The importance of direct personal experience
Changing the subject for a moment, I don't have a driver's licence. I had maybe two driving lessons with my Dad about 25 years ago, which didn't go enormously well - Dad's knowledge of driving was sufficiently intuitive to him that he didn't really know how to explain what he was doing, and so his advice for how to operate the clutch wasn't actually particularly accurate, and I kept stalling. Eventually a couple of local lads came and stood outside the car, making fun of me for not being able to drive off. Good times.
Anyway, the point is that I have not undergone any particular training to drive a car, nor spent very much time doing so - roughly an hour of practice across two sessions two and a half decades ago.
But how important is that, actually? I mean, I've seen people drive cars. I've sat in the passenger seat many times, in all kinds of different weather conditions. I know the rules of the road, I know what the pedals do, and my granddad taught me quite a bit about how the engine works, so I probably know more about cars than many drivers. I have tons of knowledge about driving, really. That should be good enough, right? So you'd be happy to jump in a car with me and let me drive you down the motorway, at night, in the rain?
(This is not a real offer of transportation.)
Hopefully this example makes clear that there's a huge difference between first-hand practical experience and second-hand knowledge. I might know a great deal about pistons and whatnot, but that doesn't translate into the practical skill of being able to change lanes on a motorway in a blizzard.
In the same way, meditation is, first and foremost, something that you do. Reading books and articles, listening to talks, absorbing and debating Buddhist theory and so on can be a very enjoyable and interesting way to spend one's time if you're so inclined (which I am) - but it's not the same thing as practice. Indeed, this distinction is so important that you'll often find Zen teachers (who are prone to taking things to extremes to make a point) saying that if you actually do Zen practice, you'll gain all the understanding of the sutras without having to read them, and if you don't do Zen practice, the sutras are totally worthless. Personally I wouldn't go quite that far, but there's definitely a valid point behind the hyperbole.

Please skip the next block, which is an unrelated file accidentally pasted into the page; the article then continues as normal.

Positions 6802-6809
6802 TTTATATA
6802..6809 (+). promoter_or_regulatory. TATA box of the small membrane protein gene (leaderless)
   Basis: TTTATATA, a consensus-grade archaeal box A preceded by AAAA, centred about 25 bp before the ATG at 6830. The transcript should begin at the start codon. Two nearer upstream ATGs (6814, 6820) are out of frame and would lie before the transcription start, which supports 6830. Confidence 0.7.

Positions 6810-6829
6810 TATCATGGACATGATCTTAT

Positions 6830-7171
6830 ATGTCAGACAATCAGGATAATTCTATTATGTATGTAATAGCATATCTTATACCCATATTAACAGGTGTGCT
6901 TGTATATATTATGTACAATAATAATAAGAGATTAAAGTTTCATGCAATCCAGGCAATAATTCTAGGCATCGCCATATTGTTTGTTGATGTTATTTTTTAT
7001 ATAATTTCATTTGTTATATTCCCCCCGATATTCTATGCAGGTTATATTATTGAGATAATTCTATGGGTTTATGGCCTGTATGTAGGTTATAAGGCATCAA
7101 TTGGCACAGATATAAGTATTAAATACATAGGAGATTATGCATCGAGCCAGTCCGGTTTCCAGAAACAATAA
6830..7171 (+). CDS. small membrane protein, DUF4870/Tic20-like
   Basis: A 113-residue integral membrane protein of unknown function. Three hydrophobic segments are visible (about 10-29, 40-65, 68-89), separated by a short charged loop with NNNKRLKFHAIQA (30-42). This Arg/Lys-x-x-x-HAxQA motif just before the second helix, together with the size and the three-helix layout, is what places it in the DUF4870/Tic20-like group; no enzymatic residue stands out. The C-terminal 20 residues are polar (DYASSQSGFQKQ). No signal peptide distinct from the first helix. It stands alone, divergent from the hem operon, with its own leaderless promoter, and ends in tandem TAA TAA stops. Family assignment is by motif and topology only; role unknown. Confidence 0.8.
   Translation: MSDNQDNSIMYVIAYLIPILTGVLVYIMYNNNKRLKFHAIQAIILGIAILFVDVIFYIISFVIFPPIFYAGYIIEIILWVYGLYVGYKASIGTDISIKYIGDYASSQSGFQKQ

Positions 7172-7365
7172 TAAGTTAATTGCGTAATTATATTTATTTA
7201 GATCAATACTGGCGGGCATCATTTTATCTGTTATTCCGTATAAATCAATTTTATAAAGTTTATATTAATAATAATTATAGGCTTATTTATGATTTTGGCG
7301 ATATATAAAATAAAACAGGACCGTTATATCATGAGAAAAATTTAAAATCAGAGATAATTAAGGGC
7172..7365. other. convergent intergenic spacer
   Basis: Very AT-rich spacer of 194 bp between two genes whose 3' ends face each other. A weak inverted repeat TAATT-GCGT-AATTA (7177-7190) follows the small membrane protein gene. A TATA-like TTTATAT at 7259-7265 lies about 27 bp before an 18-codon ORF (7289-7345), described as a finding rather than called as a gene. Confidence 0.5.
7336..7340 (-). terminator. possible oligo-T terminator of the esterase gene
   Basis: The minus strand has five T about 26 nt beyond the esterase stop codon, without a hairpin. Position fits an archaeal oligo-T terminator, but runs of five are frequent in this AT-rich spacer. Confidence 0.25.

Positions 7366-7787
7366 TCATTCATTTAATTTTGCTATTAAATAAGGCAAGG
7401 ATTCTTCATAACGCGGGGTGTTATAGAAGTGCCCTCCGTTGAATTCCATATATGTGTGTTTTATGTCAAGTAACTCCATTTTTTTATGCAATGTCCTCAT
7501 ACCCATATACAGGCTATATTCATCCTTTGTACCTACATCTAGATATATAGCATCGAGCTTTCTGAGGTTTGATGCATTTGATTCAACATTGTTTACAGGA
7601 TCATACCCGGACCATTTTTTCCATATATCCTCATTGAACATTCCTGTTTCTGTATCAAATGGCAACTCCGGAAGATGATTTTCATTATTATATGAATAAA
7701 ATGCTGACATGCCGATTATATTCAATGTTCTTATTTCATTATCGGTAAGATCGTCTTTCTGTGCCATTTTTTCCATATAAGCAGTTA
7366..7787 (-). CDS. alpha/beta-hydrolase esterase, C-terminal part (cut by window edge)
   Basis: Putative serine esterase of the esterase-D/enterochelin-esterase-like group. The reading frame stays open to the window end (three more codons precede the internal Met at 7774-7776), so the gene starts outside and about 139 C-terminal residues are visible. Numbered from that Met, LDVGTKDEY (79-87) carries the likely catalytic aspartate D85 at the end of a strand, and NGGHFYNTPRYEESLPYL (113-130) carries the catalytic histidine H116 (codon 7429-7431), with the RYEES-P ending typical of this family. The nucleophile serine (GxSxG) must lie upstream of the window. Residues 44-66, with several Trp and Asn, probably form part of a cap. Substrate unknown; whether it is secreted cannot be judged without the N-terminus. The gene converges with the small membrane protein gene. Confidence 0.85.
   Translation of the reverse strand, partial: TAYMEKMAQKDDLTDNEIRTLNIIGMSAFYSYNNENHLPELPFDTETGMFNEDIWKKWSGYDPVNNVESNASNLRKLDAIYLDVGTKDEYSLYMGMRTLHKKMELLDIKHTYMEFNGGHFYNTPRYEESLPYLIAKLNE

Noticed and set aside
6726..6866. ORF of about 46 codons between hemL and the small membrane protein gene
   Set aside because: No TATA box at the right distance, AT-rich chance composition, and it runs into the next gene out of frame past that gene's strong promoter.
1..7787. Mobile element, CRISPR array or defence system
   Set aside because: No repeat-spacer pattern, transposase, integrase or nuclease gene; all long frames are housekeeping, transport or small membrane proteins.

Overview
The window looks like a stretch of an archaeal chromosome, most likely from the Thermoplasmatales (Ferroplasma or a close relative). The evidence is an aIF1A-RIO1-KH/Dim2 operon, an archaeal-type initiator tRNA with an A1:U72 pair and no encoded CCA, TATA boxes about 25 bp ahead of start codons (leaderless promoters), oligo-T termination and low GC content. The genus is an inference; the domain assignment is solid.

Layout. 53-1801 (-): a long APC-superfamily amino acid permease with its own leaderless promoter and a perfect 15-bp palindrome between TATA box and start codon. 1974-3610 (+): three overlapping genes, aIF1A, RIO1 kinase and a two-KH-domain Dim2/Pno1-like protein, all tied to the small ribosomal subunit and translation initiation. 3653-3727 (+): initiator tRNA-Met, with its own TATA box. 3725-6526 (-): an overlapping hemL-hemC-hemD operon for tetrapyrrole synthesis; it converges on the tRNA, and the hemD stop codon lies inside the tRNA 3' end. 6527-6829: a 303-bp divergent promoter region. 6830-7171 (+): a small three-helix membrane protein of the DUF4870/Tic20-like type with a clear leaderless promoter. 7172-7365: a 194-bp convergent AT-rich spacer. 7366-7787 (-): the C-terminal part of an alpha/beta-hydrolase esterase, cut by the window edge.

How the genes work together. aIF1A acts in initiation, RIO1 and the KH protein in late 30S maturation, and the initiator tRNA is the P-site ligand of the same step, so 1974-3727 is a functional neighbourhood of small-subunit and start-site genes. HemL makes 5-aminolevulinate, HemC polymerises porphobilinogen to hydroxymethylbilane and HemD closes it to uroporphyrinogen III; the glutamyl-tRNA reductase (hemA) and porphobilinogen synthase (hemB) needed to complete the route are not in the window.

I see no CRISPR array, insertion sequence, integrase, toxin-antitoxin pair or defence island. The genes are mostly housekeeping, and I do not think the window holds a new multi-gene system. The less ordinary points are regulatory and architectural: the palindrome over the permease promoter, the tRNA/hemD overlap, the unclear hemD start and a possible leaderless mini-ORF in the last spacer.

Coming back to the koan
In the koan, then, we see two different attempts to point this out. First, we have a monk who wants to know the way to enlightenment, and asks a random stranger for advice, then blindly does what she says. That isn't always a good plan - and so the woman decides to needle him a bit, criticising him for his blind willingness to follow the lead of someone he doesn't even know. Just like all the other monks - following what someone else says, like a herd of sheep!
Again, here's that Zen tendency toward exaggeration to make a point. Of course we need to take advice from other people, ideally those who are wiser than us. It's important to have access to a teacher when we're getting started, so that we learn good, time-tested practices and don't fall into bad habits that will only get harder to train ourselves out of as time goes on. After a while, we find that we start to develop a kind of 'spiritual intuition' about how our practice is unfolding and what we might need at any given point in time, and so we can become a bit more independent. (One of the criteria that the Buddha sometimes gave for a stream enterer, someone who had reached the first stage of awakening, was that they had become 'independent in the Dharma'.) However, it's still really important to have a relationship with a teacher! Our capacity for self-deception is vast, and it's very often the case that someone else can see things in us that we're totally blind to ourselves. Our teachers won't always get it right, won't always understand where we're coming from and won't always give us the right advice, but it's still much, much better than not having that input at all. We've seen many spiritual 'guru' figures who've gone completely off the rails, and they're almost always operating in a context without any challenging feedback, either from their own teacher or from a peer. Not a great idea.
So we have this first encounter, where the woman is essentially teasing the monk for being too willing to follow someone else's lead blindly, rather than working things out for himself. But the koan isn't done yet - we have a second part.
What happens next is that another monk becomes concerned. 'This weird, unpleasant thing happened - what's up with that? I'd better ask my teacher.' And so he goes to Zhaozhou and asks him to check it out. And Zhaozhou does - but when he comes back, his report is spectacularly unhelpful. How come?